Real-time tracking

Cellular networks offer lower latency compared to satellite networks. This low latency enables real-time tracking and communication, which can be crucial for businesses that need to monitor and manage assets, vehicles, or personnel in near real-time.

Device size and power consumption

Cellular IoT connectivity protocols, such as NB-IoT (Narrowband IoT) and LTE-M (Long-Term Evolution for Machines), are designed specifically for IoT devices. These protocols optimize power consumption and extend the battery life of connected devices. In contrast, satellite IoT connectivity may require more power due to the need to establish and maintain communication links with satellites in space.

Data bandwidth

Cellular networks generally offer higher data bandwidth compared to satellite networks. This can be beneficial for applications that require the transmission of large amounts of data, such as video streaming from a dash cam or remotely connected security or CCTV cameras.

Integration with other services

Cellular connectivity is often easier to integrate with other services and IT infrastructure, such as web-based tracking platforms, mobile apps, and cloud services. This makes it more convenient for businesses to leverage data and analytics for decision-making.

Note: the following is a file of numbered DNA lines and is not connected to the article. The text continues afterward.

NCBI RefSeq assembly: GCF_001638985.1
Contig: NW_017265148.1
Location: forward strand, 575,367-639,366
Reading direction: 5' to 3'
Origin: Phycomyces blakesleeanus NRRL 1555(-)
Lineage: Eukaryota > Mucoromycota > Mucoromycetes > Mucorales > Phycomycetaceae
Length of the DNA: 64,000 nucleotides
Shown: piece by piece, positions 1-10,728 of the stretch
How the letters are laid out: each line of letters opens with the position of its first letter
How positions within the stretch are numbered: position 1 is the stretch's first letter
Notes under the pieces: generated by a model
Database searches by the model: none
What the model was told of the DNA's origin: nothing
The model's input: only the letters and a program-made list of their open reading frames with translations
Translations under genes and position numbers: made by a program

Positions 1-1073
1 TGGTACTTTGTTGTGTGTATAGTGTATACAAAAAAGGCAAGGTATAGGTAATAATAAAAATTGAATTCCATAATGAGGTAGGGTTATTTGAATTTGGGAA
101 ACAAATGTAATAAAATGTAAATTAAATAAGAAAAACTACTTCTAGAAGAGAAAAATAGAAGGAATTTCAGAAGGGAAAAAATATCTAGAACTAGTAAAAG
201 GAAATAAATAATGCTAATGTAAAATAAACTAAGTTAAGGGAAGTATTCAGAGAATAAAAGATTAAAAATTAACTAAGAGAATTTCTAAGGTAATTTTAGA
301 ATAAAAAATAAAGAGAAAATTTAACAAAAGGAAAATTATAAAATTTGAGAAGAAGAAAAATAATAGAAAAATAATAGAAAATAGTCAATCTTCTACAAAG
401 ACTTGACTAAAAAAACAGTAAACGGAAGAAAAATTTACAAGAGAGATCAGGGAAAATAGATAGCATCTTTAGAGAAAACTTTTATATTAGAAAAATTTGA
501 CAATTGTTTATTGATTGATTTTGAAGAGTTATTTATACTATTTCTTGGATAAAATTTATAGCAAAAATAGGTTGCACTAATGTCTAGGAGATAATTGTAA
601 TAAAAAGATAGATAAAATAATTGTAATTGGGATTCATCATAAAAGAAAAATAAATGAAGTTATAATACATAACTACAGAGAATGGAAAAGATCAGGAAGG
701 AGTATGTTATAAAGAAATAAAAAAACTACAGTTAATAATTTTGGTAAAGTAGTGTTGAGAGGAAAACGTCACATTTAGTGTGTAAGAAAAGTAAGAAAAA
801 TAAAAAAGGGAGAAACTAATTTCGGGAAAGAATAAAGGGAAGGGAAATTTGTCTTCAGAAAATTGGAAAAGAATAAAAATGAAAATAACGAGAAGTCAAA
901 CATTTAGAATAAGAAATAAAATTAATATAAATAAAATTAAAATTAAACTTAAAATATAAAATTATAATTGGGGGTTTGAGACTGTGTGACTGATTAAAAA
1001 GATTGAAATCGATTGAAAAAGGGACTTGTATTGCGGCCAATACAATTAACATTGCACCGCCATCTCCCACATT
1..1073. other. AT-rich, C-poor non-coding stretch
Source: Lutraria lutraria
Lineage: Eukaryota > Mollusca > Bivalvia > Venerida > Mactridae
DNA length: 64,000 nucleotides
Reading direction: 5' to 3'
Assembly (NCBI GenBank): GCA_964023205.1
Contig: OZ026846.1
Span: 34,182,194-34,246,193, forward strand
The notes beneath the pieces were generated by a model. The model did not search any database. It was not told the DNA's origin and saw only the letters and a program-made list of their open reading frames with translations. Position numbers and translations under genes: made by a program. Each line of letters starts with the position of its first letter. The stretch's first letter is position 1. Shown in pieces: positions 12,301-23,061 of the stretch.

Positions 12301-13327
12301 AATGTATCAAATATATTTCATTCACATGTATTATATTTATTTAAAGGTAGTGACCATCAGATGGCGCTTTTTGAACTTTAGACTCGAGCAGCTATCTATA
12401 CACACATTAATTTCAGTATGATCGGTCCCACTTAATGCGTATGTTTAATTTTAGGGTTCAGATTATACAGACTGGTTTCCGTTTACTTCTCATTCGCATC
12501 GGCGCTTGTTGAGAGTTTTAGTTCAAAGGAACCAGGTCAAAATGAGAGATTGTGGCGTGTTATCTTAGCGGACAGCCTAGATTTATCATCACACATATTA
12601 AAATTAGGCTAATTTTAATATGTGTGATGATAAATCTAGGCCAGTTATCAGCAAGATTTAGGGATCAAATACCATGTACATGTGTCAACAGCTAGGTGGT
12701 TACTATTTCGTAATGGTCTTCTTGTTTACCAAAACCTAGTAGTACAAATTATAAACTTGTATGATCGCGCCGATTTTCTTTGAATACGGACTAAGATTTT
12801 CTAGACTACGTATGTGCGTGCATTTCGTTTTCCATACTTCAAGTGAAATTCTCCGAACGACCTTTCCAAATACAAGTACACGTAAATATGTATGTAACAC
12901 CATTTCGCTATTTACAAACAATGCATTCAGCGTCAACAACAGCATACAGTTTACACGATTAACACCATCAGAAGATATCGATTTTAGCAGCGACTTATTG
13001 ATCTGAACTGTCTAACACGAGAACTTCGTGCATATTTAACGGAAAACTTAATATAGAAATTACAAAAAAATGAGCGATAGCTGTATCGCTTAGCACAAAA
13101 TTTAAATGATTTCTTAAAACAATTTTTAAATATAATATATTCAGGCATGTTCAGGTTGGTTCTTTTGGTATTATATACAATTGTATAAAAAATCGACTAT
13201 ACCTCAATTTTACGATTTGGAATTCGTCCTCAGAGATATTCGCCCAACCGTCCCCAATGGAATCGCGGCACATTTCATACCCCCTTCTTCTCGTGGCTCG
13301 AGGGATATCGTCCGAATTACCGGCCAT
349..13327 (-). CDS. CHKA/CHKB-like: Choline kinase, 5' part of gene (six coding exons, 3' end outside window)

Regulatory and legal considerations

In some regions, there may be regulatory restrictions on the use of satellite technology for tracking purposes, or there may be additional licensing requirements. Cellular connectivity may be a simpler and more compliant option in such cases.

Cellular asset tracking success


t42 specialises in wireless systems that track, monitor and protect a variety of assets. Its Helios GPS solution provides automated real-time information on vehicles and drivers, via IoT-enabled devices. t42 required reliable and comprehensive cellular coverage to expand its footprint and support customers globally.

Integrating Eseye’s multi-IMSI AnyNet+ eSIM into its Helios system has brought t42 and its customers consistent and fast global IoT connectivity. Wherever the asset is, t42’s devices instantly connect to the best and most available network, and switch seamlessly to another if connectivity is interrupted, guaranteeing uptime of almost 100%. In addition to tracking and securing vehicles, this enables t42 to offer advanced features such as battery status and safety warnings.

BT Final Mile